Milkweed - Ready, Set, Sow!

November 15, 2017

By: Barb Holtz

While many of us have stored away garden tools for the season, I say, "You're not done yet." Late fall/early winter is the best time to sow many native seeds, particularly milkweed. Milkweed seeds require just what winter has to offer. So, prep that bed and ready, set, sow!

Think for a minute about nature's cycles. Autumn boasts of bounty. Seeds mature and fall throughout September, October and November. As fall fades into winter, wet and chilly days hunker down into the Earth like children nestled in for a long nap. It is precisely this play on temperature and moisture that readies germ for spring growth. But it's not a game, it is necessity.

The three milkweed species most commonly sown (Common, Swamp and Butterfly) all require months of stratification for successful sprouting. Stratification is the mimicking of the natural overwintering process often used in greenhouses and by some gardeners to ready seed for spring disperal.  By planting now or into early winter, you can forgo acting like Mother Nature by simply allowing Mother Nature to prep the seed in situ. For further reading, check out our page on stratification.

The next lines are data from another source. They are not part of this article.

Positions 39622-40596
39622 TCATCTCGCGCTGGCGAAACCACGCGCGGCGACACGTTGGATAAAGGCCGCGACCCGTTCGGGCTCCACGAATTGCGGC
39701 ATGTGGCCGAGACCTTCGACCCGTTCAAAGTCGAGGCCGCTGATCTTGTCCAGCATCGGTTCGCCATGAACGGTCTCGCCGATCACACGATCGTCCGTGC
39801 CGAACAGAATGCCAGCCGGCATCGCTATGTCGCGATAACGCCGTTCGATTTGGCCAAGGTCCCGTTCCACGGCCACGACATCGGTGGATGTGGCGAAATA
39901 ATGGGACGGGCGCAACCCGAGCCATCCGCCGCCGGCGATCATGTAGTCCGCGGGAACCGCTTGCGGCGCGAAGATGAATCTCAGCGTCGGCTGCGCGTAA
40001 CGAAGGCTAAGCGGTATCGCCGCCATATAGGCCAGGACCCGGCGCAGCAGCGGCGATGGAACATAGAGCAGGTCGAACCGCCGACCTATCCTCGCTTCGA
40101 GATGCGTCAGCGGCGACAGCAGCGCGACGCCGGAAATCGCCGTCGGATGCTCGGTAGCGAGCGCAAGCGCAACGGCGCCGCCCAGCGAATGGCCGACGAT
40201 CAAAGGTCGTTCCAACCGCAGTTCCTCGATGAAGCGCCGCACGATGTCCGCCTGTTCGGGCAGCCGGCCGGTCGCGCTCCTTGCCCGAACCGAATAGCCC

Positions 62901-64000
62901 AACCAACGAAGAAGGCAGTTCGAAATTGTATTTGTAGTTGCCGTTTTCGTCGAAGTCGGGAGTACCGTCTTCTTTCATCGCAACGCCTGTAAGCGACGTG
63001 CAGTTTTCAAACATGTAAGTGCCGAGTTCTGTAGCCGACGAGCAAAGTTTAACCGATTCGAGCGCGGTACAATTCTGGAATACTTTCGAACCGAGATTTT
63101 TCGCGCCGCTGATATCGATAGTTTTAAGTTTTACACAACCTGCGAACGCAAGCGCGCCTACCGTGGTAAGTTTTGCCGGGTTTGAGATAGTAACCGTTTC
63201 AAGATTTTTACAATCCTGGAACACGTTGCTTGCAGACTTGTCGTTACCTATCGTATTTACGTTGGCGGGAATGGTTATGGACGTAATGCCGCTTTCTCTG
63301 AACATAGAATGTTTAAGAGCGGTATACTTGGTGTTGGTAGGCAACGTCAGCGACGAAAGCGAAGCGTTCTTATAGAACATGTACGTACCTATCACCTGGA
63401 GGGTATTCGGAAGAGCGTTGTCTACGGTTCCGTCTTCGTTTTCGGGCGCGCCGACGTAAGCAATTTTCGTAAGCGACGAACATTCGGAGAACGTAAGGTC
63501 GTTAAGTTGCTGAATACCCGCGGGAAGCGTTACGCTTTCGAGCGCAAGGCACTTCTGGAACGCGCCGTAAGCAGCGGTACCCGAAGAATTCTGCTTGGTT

Always start with bare soil, free of weedy interlopers. Don't till the soil thereby stirring up plant competition. Pull unwanted plants or cover the area with a thick newspaper layer topped with clean (weed free) hardwood mulch. Sprinkle seed evenly over the plot like cheese on top of a pizza. No digging in, just tickle the seed with an upside-down leaf rake to ensure soil contact.

While humans bah humbug winter, milkweed and a multitude of other seeds relish it. Winter rest ensures life to follow. Without it, milkweed seed sits patiently through spring and summer until it gets the cold it commands.